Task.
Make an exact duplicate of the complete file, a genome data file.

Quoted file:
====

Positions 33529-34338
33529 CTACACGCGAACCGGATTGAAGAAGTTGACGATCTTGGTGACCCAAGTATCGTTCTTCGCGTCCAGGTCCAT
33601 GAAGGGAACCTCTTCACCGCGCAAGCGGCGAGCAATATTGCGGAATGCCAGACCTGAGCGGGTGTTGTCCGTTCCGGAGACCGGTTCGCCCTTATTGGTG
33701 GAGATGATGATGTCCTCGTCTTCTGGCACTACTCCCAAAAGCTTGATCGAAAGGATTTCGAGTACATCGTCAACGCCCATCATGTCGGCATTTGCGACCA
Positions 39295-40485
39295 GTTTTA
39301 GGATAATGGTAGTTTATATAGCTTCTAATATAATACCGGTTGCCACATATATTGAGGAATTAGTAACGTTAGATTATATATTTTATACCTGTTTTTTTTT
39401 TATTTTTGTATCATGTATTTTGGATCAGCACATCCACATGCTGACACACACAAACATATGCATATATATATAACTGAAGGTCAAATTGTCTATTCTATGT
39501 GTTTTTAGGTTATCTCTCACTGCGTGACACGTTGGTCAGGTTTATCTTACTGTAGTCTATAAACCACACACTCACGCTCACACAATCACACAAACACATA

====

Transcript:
Positions 33529-34338
33529 CTACACGCGAACCGGATTGAAGAAGTTGACGATCTTGGTGACCCAAGTATCGTTCTTCGCGTCCAGGTCCAT
33601 GAAGGGAACCTCTTCACCGCGCAAGCGGCGAGCAATATTGCGGAATGCCAGACCTGAGCGGGTGTTGTCCGTTCCGGAGACCGGTTCGCCCTTATTGGTG
33701 GAGATGATGATGTCCTCGTCTTCTGGCACTACTCCCAAAAGCTTGATCGAAAGGATTTCGAGTACATCGTCAACGCCCATCATGTCGGCATTTGCGACCA
Positions 39295-40485
39295 GTTTTA
39301 GGATAATGGTAGTTTATATAGCTTCTAATATAATACCGGTTGCCACATATATTGAGGAATTAGTAACGTTAGATTATATATTTTATACCTGTTTTTTTTT
39401 TATTTTTGTATCATGTATTTTGGATCAGCACATCCACATGCTGACACACACAAACATATGCATATATATATAACTGAAGGTCAAATTGTCTATTCTATGT
39501 GTTTTTAGGTTATCTCTCACTGCGTGACACGTTGGTCAGGTTTATCTTACTGTAGTCTATAAACCACACACTCACGCTCACACAATCACACAAACACATA